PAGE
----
When the speakers are powered on, LEDs illuminate the tube. Although you can’t see it in the picture above, the filament inside the tube glows red when in use.
So, what’s the big deal about a speaker system that uses vacuum tubes? For one thing, vacuum tubes are normally only used in very high end audio systems and are supposed to be superior to solid-state system. The GINI iTube system is actually the first and so far only iPod speaker system available in the US for under $500 to use vacuum tubes. Still not impressed by that fact? According to the information on the GINI website:
“Vacuum tube audio systems are known for their ability to produce smooth sounding audio playback. Music that comes out of vacuum tube systems in general sounds more natural and smooth to the human ears. In the contrary, sound produced by solid-state systems is characterized as cold and digital.”
Admittedly, I’d never heard music through a speaker system that used vacuum tubes. I’d not be surprised if many of you out there are the same way. That’s why I was so anxious to test the iTube. I wanted to see (hear) if I’d been missing something all this time.
Now we come to the part of the review where I have to tell you that I’m not an audiophile. I’m not even sure what credentials are required in order to give a person that title. I’m just a person that really enjoys listening to music. I believe I have a good ear and can tell when an audio source sounds good or bad.
In order to review the iTube system, I had to have a set of comparable speakers. That set was the Audioengine 5’s. So, what I did was setup both the Audioengine’s and the iTube on my desk in my computer room as you can see above. I then sat facing the speakers about 4 feet away. From this location, I would connect my iPod to first one set of speakers and then the other, listening to the same songs over and over again, to try to figure out which sounded best.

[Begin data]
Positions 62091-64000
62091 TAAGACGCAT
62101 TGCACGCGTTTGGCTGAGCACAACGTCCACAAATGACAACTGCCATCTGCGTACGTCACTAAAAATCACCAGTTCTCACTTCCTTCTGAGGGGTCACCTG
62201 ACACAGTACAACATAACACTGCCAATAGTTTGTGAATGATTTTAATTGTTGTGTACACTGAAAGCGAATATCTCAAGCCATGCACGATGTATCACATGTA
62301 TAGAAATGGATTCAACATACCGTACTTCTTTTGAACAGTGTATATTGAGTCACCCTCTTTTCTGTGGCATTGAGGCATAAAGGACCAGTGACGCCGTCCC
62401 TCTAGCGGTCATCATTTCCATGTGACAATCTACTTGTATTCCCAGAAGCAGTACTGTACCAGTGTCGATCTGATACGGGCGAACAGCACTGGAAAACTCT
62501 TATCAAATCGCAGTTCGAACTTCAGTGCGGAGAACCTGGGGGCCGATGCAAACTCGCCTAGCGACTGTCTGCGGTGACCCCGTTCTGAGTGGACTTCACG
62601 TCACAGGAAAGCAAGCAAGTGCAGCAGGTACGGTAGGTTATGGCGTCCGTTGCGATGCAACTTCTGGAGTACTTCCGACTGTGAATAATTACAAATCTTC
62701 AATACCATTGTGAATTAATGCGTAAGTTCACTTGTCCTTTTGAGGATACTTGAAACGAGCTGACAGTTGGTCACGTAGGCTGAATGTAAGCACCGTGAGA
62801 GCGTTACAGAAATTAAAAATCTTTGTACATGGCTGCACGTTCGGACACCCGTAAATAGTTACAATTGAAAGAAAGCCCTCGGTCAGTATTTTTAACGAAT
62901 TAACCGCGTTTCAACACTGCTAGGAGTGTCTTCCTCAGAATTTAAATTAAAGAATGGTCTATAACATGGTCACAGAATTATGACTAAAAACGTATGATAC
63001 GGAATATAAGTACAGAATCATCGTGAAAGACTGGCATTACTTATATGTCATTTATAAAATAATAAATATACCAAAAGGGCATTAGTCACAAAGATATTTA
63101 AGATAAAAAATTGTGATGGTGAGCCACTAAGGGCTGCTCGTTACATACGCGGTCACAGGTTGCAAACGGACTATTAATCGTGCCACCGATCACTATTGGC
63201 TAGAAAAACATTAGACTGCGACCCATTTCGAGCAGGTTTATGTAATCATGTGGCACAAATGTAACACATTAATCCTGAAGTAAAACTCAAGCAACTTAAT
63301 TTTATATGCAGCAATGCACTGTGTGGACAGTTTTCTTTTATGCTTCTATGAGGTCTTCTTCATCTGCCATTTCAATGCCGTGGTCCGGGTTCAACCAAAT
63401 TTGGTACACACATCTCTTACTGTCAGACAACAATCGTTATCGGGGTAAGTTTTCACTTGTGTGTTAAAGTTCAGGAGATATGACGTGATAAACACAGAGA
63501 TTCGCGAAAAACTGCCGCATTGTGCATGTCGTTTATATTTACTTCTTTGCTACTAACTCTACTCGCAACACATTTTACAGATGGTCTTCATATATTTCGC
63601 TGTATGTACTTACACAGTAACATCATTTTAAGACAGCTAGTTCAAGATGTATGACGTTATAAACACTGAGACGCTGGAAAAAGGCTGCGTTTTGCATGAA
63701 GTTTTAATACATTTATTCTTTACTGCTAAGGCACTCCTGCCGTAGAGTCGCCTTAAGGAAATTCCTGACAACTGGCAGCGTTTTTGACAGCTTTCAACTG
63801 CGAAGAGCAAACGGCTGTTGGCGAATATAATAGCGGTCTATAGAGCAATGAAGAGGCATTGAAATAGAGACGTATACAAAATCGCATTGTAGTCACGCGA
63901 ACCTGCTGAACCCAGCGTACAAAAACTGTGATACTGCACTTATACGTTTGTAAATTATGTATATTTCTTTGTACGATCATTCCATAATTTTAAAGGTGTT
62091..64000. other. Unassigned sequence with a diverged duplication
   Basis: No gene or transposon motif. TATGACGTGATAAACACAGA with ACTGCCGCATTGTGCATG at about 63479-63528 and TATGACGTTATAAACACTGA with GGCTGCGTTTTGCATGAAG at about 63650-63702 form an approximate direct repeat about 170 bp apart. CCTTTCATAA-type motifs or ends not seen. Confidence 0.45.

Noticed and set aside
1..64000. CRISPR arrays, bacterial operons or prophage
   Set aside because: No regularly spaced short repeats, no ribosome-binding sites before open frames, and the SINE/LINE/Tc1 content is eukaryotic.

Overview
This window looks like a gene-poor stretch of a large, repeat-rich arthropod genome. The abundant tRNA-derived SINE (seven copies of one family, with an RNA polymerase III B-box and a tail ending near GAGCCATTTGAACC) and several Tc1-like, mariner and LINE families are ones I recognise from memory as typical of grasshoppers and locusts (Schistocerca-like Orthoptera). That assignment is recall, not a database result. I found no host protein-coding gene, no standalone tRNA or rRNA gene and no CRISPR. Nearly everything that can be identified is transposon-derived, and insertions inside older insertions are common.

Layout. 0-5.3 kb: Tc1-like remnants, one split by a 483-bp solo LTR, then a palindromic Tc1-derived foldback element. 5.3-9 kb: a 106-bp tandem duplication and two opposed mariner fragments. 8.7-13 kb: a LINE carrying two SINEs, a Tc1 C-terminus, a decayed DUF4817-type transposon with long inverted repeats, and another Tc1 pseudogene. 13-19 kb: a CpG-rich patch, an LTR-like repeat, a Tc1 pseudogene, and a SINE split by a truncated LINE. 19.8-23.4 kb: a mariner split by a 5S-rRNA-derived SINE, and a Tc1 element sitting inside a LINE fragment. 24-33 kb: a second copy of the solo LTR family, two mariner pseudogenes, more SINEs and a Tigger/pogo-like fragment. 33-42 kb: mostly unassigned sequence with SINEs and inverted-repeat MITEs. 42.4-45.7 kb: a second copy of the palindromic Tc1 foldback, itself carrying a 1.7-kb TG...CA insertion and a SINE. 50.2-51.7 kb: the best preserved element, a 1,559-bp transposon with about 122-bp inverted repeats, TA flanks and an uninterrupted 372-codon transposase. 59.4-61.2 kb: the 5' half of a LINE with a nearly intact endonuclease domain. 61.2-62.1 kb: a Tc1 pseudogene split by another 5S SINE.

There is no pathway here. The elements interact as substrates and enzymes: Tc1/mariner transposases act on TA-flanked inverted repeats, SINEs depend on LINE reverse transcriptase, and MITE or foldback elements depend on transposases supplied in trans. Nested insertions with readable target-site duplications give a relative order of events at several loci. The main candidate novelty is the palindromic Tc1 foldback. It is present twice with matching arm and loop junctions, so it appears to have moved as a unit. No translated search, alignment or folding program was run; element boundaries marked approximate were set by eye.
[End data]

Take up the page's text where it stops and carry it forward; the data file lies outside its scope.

I have to tell you that testing speakers is not as easy as one might think. Especially when you have become accustomed to the sound produced by a set that you’ve been using for several months. I expected to be blown away by the iTube system just because from what I’ve read, vacuum tube systems are supposed to be superior. Upon first listen, I shrugged my shoulders and wondered what all the hoopla was about. Then I read in the user’s guide that there is a ‘break in’ period for these type of systems. The electronic components can take as long as 50 hrs of play time before they reach their optimal condition. That’s not all, the speaker drive unit suspensions loosen up during use and can take up to 200 hrs before they reach their optimal state. I admit that I was a little disheartened thinking I would have to wait weeks or months before I could really notice how great these speakers were meant to be. But then I discovered something…